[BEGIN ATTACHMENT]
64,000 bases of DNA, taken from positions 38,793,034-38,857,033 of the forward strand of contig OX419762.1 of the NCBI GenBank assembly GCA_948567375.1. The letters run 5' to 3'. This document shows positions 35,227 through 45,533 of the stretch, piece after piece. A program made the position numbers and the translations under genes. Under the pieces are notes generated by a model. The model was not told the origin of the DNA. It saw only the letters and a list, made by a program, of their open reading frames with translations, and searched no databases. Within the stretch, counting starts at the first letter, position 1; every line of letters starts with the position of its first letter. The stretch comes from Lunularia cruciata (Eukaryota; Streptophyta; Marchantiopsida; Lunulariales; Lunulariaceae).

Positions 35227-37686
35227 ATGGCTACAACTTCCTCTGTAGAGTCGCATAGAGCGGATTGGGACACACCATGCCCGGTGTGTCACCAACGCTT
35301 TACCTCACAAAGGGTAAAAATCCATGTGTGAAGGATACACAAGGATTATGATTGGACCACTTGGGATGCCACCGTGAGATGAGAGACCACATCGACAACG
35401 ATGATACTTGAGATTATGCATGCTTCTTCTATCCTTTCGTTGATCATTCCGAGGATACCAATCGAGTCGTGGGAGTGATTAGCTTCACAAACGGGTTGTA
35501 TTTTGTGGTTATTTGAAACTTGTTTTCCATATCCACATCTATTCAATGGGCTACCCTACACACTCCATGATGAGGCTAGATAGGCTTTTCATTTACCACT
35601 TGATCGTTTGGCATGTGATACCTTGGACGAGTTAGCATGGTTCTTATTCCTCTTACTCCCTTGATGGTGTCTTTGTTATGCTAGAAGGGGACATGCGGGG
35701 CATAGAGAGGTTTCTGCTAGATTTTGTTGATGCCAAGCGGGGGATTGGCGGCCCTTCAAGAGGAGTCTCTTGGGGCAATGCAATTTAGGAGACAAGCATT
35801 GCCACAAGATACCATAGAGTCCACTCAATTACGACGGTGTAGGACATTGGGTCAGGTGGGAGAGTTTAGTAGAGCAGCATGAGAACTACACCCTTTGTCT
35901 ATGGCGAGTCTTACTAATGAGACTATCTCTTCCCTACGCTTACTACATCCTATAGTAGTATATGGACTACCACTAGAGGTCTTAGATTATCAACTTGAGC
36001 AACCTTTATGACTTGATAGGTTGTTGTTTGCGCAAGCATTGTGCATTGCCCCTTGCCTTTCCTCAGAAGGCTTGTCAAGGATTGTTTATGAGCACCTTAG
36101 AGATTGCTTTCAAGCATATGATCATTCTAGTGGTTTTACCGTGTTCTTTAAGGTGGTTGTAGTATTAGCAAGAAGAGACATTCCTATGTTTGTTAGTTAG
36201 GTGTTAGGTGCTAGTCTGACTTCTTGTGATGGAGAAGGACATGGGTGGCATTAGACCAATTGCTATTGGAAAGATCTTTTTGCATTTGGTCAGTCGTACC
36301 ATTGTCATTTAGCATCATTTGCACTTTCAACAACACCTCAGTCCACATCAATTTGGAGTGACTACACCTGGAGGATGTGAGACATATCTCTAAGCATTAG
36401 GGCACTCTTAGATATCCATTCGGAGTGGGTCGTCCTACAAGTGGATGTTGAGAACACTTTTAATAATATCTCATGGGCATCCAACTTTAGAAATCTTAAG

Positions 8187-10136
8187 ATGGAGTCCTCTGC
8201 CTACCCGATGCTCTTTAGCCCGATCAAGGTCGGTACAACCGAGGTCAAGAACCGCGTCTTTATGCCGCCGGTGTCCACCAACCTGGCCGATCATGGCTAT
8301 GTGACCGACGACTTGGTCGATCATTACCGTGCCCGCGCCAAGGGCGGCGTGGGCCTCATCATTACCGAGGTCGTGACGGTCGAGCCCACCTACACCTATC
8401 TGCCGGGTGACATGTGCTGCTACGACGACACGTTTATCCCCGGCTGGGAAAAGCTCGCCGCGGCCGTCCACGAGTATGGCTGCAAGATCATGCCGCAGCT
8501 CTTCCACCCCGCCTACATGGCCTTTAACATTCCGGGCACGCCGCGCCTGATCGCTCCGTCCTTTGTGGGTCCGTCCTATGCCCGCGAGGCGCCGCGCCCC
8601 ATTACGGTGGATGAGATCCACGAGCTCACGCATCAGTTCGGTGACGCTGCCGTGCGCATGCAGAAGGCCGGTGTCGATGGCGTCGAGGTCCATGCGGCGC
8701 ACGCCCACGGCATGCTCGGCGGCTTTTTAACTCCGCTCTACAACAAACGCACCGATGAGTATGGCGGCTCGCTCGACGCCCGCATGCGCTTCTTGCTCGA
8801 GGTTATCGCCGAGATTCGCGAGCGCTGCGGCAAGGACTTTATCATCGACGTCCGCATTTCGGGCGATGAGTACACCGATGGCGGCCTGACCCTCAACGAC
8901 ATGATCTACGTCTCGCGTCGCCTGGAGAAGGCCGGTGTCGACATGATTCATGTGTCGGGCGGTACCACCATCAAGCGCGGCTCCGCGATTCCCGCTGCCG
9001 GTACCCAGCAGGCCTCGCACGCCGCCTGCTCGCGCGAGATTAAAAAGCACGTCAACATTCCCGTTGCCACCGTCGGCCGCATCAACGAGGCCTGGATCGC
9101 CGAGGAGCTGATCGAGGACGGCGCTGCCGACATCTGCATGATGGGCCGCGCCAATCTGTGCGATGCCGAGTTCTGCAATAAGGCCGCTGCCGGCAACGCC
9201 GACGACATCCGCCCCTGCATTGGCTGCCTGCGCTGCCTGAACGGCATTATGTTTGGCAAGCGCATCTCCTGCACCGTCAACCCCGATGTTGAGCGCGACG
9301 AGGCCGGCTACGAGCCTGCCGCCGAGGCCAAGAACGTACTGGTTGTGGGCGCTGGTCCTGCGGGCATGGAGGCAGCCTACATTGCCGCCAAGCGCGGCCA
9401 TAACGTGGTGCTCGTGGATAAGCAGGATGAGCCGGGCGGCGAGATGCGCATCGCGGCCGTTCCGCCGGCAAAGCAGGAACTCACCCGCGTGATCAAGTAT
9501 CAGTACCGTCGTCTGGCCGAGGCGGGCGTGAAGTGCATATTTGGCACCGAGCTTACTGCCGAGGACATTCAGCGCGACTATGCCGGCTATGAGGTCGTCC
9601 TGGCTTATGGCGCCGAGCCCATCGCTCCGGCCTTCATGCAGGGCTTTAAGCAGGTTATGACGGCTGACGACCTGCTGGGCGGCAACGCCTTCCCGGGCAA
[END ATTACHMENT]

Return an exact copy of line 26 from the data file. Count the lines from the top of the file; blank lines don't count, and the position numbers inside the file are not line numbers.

9001 GTACCCAGCAGGCCTCGCACGCCGCCTGCTCGCGCGAGATTAAAAAGCACGTCAACATTCCCGTTGCCACCGTCGGCCGCATCAACGAGGCCTGGATCGC